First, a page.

My obeisance to my Guru on Guru Poornima
Musical vocalization has two centres of activity, one psychological and another physiological. Although musical sounds, in terms of notes, are made in the area of the larynx, it is the mind which is the centre of conceiving the notes. The vocal organs need to vocalize these notes conceived by the mind. Then the ear has to decide whether the note produced is the same as the one conceived by the mind and the diaphragmatic breath has to manifest it by vocalizing.
In the case of the learner, conceiving the note has to happen through a live demonstration of the Guru. If the vocal organs fall short of producing the correct note, the Guru will have to demonstrate it vocally for the learner to hear it properly. That is, the Guru and not some text book has to reinforce the right note by repeating it constantly until the learner gets to conceive it. And this is the most difficult stage of teaching- learning. The guru has to ensure that the learner is able to conceive the right note. If the learner happens to be a novice, the Guru will have to work hard to instill correct notes. If the learner is not able to produce the note as conceived by his mind, it only means his conception of it is wrong.
Hence, the Guru’s insistence on correct conception of the note and the need for his repeated demonstration. Sometimes the learner may think he is vocalizing the note correctly and the Guru is unnecessarily correcting him. But the Guru knows better. No mechanical gadget can come to the help of the learner in this process. A live demonstration by the Guru is very much needed in this phase. My father would prohibit his students, including me, from using the harmonium for this purpose because the instrument can only act as reference point to only twelve notes, but the shrutis and the subtle ragaswaras cannot be produced by the harmonium. Hence the learner has to depend on the Guru’s untiring demonstration. It is a very tricky situation both for the learner and the Guru. If the guru were to get annoyed with the learner for not being able to get the right note or were to encourage the less correct notes, it could be the end of the musical journey of the learner.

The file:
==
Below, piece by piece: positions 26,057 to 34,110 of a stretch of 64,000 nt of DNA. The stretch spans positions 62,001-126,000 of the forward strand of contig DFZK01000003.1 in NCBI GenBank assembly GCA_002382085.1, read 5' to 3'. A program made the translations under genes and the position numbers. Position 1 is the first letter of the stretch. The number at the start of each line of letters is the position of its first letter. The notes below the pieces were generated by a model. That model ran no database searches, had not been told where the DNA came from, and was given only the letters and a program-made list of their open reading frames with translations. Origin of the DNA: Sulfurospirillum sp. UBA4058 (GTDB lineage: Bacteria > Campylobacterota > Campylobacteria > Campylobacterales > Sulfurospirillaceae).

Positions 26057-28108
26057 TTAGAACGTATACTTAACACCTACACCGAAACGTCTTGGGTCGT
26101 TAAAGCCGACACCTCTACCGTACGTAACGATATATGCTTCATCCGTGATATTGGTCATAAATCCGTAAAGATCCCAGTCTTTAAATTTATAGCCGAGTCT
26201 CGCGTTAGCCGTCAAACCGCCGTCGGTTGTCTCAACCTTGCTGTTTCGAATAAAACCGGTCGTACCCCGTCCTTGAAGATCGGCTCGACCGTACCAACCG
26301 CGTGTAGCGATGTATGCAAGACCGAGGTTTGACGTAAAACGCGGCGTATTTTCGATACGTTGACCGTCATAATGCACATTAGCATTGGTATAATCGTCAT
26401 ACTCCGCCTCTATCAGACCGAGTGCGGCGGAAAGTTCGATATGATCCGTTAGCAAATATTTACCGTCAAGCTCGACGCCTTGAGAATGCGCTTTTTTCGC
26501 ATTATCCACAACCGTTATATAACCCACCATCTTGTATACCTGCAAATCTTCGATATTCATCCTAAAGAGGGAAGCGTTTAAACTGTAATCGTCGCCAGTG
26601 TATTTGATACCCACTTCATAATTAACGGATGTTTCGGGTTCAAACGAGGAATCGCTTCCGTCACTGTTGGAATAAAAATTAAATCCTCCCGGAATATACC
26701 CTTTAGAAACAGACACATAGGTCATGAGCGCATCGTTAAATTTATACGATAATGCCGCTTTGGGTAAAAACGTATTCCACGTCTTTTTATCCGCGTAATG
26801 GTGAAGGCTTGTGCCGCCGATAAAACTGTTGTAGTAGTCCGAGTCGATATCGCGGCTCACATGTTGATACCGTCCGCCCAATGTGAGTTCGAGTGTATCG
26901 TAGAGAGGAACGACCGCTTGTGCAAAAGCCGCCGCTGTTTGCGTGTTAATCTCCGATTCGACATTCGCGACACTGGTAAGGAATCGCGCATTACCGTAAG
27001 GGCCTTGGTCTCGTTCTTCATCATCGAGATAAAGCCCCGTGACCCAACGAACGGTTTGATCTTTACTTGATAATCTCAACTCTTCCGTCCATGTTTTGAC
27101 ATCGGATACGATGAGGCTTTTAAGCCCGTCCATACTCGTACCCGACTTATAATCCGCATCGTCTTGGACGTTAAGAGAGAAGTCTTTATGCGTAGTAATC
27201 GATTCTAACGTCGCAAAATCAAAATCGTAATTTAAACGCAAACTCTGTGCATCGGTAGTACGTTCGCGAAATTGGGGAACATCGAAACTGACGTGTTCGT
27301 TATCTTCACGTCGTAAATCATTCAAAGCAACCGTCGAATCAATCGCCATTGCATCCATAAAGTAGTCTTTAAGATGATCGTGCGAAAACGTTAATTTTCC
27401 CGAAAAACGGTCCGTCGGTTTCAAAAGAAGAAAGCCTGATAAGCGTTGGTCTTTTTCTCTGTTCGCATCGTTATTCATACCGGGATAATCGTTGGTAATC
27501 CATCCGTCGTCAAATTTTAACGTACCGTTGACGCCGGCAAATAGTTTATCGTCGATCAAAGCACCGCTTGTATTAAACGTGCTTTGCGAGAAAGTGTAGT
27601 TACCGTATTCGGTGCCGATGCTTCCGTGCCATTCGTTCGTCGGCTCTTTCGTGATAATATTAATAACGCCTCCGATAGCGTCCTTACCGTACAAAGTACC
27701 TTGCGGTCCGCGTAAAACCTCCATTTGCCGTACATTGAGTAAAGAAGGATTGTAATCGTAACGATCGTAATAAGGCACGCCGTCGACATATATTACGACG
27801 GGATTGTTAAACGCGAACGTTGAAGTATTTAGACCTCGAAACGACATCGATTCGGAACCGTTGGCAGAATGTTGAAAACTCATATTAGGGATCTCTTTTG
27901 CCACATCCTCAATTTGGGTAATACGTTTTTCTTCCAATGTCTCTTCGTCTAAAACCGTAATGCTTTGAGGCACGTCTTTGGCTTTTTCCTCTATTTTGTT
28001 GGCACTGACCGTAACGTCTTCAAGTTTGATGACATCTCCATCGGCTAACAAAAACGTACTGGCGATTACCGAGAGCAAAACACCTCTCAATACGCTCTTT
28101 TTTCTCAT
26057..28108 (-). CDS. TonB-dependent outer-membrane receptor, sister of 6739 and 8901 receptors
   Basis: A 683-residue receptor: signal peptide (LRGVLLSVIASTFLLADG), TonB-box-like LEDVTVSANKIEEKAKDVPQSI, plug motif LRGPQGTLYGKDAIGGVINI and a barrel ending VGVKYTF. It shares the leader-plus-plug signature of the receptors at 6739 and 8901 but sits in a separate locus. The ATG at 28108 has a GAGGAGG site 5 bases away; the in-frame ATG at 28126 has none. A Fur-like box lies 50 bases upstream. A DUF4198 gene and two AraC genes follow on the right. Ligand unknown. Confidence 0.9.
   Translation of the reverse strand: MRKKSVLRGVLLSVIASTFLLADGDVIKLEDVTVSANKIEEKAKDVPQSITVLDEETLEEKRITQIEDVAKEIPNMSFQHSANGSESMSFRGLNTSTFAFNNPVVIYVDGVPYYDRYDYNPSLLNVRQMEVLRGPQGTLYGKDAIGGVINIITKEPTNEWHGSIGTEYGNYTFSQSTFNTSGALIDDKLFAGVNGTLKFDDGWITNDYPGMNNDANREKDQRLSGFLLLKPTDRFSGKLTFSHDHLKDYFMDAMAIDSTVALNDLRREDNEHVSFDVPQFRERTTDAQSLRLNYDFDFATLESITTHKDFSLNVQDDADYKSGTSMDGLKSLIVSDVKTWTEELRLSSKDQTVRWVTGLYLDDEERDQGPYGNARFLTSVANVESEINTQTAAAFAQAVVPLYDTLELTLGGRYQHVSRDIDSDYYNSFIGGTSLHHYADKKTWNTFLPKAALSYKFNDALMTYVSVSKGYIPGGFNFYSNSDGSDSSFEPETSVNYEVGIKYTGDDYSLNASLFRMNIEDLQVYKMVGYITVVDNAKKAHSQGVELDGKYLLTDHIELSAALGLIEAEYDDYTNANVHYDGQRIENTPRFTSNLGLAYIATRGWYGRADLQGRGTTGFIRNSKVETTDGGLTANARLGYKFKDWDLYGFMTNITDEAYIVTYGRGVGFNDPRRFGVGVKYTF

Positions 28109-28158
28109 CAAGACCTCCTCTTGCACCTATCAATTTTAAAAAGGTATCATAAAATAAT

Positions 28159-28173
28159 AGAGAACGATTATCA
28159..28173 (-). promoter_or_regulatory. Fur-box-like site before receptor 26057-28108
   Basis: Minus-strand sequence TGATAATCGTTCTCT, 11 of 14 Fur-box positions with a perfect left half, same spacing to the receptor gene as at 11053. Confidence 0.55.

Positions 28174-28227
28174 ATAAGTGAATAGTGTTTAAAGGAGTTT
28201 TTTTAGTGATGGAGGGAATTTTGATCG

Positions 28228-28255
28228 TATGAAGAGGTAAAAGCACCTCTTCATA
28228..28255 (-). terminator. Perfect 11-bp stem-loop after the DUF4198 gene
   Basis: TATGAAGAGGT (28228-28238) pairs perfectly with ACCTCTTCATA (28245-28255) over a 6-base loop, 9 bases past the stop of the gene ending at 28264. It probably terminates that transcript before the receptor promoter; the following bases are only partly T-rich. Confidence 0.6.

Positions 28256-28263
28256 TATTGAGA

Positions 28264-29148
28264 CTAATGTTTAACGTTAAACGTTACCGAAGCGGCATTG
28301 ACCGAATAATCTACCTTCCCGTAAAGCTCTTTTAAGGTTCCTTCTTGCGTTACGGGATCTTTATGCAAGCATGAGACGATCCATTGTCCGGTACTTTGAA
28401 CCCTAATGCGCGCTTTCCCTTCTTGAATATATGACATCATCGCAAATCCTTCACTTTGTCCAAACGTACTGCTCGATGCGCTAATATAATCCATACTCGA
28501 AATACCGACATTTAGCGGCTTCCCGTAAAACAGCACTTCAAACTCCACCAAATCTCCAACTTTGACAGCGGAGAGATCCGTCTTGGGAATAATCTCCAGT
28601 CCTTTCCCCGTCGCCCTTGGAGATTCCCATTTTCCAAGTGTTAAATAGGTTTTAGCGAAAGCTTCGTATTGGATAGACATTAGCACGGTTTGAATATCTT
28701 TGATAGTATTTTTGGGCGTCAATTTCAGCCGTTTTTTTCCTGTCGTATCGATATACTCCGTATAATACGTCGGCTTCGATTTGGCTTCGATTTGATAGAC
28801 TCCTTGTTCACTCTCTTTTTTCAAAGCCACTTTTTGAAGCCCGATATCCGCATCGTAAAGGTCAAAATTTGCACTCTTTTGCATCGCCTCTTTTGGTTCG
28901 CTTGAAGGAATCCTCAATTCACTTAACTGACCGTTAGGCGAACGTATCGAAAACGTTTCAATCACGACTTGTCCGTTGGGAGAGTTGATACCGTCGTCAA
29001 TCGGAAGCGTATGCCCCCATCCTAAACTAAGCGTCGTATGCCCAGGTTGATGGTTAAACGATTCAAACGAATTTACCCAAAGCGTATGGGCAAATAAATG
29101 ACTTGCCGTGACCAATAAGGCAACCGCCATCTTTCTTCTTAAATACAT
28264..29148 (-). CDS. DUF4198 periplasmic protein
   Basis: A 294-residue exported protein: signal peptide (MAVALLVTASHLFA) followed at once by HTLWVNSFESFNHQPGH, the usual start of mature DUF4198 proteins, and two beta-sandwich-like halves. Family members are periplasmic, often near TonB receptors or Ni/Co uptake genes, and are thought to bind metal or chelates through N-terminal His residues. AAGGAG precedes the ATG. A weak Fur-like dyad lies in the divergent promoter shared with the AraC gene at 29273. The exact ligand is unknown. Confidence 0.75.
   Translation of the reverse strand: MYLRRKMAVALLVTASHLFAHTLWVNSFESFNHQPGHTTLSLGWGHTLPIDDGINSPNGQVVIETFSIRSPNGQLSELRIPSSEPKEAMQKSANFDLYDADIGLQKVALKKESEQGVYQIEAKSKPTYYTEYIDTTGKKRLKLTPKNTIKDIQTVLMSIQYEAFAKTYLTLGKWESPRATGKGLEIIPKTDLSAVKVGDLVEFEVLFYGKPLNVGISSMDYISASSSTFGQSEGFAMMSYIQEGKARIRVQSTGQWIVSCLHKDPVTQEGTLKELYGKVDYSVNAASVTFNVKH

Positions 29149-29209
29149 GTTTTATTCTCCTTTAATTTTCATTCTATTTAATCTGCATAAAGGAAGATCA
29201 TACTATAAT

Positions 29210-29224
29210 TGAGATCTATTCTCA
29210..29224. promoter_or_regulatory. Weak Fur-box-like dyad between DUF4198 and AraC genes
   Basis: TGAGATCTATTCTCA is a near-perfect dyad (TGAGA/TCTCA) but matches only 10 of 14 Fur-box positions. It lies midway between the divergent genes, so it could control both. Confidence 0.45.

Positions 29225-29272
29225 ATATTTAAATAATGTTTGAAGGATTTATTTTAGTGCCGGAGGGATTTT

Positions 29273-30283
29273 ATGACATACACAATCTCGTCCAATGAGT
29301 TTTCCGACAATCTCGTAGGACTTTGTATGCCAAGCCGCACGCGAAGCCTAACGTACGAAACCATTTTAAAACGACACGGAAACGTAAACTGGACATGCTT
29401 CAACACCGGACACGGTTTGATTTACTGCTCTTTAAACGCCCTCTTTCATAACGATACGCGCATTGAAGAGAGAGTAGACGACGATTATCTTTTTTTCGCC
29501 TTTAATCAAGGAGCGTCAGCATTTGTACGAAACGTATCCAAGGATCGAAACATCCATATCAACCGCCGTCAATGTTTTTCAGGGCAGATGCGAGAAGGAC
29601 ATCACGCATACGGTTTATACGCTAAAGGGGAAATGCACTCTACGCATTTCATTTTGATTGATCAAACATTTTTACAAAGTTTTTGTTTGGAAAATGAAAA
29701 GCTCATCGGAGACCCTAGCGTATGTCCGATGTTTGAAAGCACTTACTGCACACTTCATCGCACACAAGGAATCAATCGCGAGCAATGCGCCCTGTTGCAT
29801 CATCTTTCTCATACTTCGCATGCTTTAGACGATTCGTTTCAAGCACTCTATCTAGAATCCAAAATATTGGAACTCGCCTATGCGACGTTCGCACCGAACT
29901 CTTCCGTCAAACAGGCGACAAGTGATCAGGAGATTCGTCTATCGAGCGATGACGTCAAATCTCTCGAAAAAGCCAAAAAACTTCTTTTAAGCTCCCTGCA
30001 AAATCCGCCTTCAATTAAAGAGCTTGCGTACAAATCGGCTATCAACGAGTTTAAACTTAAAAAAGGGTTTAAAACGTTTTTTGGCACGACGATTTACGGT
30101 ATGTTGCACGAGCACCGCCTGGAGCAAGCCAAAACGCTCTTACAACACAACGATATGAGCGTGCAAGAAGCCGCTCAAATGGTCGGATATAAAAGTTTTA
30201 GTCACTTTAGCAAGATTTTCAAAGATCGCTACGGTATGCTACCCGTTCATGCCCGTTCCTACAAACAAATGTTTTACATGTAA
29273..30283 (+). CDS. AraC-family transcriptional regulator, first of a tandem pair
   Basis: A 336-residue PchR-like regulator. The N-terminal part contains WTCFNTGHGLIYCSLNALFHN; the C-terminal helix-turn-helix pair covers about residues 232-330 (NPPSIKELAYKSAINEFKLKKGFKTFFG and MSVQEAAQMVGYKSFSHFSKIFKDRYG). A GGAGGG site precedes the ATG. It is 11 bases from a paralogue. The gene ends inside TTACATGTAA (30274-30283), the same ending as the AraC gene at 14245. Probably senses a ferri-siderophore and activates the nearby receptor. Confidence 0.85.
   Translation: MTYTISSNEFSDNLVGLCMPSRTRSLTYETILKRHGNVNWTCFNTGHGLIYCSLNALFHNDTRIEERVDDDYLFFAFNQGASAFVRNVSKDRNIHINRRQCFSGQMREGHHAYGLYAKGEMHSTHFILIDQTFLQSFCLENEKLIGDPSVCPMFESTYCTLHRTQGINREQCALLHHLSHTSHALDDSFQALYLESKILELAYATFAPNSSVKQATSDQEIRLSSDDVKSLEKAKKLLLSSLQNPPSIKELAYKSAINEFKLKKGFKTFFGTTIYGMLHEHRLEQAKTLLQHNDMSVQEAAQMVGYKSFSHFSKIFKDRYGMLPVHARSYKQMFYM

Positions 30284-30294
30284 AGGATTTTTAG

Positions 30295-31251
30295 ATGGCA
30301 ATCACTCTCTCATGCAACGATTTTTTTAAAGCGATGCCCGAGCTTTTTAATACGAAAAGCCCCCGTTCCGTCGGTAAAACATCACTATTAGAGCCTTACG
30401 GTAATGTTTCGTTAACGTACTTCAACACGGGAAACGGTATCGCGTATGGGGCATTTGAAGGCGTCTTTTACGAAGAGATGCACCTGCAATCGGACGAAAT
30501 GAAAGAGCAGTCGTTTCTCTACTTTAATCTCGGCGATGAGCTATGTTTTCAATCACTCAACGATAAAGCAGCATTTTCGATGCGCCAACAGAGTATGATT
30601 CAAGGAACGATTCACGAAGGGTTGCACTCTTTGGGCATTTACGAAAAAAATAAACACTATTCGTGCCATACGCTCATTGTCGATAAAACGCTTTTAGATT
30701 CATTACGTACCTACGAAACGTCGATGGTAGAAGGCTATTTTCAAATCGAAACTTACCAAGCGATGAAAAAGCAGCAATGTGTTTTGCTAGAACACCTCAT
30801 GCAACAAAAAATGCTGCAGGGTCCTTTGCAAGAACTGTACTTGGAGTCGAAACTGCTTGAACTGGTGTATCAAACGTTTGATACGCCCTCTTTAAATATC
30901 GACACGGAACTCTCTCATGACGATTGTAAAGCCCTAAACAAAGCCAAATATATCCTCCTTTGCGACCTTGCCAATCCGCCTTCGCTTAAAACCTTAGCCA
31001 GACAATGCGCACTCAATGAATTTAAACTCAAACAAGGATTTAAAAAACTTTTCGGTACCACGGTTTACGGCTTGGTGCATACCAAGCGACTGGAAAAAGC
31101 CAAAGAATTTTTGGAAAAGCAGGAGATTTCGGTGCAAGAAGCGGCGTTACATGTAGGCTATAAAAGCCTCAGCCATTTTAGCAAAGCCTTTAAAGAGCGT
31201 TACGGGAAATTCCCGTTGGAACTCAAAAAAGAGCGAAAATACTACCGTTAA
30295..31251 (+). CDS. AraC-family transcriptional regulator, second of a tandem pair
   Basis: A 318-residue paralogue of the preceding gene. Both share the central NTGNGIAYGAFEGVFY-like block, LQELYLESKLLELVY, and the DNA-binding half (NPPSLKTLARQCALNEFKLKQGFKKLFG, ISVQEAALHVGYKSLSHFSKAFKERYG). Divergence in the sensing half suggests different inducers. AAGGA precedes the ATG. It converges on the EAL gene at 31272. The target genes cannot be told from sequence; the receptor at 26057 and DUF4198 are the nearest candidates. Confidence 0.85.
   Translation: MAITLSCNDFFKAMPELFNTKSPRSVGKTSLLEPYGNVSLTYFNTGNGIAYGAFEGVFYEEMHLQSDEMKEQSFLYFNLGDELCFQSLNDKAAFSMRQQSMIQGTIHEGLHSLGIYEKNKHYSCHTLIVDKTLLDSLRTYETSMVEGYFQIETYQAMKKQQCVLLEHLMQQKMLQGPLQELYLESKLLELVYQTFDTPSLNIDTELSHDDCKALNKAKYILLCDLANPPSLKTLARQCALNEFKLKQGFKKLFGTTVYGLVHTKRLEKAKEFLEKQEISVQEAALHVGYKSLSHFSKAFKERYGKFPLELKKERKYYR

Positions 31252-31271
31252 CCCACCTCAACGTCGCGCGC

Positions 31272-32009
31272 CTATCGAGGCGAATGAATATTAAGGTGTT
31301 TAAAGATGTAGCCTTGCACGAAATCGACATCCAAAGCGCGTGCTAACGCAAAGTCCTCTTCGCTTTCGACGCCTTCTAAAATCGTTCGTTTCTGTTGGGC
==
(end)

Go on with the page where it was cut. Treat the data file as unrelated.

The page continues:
For the learner to be able to conceive the correct note, he should listen intently, carefully and consciously to the Guru’s repeated demonstration. And the Guru has to have immense patience in imparting music. The more the learner hears the correct notes, the better can his mind conceive it. I see no better way in this endeavour of conceiving the correctness of the notes. The learner may not realize the Guru’s efforts until he himself becomes a Guru later and begins to teach. A Guru teaches not just the notes, but the right emotional power involved in the notes of the raga (ragaswaras). Ultimately, it is this emotional quotient of the ragaswaras that makes your music effective and touches your heart and that of the listeners.
I pay my humble obeisance to my Great Guru on this Guru Poornima.